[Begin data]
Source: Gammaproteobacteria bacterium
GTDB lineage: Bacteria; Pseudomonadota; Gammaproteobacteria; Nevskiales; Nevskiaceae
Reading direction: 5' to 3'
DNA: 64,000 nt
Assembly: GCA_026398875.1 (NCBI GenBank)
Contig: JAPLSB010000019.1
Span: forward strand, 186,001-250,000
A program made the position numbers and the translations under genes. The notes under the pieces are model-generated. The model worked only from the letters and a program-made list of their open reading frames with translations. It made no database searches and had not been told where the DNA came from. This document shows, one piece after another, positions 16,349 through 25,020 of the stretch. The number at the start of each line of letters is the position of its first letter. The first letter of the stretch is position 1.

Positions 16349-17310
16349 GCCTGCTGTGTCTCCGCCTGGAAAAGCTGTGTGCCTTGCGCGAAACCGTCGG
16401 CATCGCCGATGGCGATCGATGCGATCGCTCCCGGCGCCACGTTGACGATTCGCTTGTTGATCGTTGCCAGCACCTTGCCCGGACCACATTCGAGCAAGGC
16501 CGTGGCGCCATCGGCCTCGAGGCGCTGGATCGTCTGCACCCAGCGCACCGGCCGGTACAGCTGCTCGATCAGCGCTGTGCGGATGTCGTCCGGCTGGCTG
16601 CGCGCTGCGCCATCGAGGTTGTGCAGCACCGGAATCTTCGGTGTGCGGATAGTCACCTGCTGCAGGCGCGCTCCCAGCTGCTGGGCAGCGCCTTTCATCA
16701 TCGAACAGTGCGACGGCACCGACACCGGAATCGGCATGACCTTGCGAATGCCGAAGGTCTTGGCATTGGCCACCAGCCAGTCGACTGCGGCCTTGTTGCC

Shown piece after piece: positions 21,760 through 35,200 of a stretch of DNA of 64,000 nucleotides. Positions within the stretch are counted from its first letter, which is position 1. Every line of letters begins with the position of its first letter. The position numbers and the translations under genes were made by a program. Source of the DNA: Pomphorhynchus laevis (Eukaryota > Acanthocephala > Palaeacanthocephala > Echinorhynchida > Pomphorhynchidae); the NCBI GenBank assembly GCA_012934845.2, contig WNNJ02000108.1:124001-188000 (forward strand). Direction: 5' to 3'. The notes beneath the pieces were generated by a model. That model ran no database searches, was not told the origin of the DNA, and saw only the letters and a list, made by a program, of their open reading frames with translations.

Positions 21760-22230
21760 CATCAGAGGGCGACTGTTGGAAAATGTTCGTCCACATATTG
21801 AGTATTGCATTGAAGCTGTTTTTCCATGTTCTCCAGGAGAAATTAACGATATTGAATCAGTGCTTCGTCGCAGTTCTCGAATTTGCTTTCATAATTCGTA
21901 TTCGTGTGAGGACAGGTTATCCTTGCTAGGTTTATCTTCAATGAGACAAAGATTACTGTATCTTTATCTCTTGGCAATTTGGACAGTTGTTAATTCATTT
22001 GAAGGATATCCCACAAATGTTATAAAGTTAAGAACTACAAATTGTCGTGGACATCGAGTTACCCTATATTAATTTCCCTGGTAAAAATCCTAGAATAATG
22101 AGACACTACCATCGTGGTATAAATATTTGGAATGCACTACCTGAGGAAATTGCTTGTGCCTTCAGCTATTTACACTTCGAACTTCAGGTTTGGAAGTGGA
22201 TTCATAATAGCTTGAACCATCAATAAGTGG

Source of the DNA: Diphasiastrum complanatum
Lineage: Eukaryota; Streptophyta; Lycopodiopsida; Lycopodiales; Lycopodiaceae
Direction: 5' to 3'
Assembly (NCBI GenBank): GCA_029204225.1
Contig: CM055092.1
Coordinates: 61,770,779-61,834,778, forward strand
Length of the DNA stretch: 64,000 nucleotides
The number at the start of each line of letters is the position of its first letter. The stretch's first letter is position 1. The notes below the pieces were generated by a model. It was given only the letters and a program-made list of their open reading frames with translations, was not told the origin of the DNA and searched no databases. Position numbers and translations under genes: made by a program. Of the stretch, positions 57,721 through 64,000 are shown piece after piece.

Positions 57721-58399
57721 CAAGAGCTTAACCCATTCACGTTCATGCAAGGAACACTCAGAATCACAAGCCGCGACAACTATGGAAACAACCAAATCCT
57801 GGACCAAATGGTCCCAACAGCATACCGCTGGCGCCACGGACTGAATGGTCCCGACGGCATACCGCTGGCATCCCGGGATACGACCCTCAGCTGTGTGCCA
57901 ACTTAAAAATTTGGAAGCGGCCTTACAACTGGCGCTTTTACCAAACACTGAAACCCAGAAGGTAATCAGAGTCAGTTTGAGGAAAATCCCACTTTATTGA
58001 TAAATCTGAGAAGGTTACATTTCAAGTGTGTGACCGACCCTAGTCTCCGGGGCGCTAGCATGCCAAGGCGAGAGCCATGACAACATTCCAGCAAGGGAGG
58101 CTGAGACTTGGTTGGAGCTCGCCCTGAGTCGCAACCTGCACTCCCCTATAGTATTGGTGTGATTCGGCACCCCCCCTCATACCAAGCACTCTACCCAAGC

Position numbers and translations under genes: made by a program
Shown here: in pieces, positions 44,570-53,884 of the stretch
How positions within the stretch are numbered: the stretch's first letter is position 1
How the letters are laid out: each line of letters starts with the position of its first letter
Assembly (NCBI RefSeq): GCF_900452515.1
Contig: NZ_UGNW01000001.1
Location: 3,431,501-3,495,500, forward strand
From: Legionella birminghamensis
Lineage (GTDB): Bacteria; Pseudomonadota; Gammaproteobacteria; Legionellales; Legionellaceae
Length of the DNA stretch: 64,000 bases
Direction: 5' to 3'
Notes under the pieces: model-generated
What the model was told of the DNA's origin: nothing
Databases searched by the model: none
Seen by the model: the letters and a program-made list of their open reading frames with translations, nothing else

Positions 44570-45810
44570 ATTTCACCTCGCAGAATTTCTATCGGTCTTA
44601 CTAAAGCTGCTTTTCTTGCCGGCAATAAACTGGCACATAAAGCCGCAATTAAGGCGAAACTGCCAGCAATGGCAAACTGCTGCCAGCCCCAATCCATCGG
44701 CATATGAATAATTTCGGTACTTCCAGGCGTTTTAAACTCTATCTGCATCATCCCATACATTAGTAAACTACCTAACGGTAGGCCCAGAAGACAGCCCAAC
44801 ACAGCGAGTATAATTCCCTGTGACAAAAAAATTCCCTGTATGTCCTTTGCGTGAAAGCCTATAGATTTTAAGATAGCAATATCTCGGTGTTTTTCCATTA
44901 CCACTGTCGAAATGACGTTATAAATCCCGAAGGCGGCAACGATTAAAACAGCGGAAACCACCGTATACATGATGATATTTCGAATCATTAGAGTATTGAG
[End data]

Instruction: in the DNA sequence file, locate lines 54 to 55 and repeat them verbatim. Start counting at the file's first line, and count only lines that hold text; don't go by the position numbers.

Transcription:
44601 CTAAAGCTGCTTTTCTTGCCGGCAATAAACTGGCACATAAAGCCGCAATTAAGGCGAAACTGCCAGCAATGGCAAACTGCTGCCAGCCCCAATCCATCGG
44701 CATATGAATAATTTCGGTACTTCCAGGCGTTTTAAACTCTATCTGCATCATCCCATACATTAGTAAACTACCTAACGGTAGGCCCAGAAGACAGCCCAAC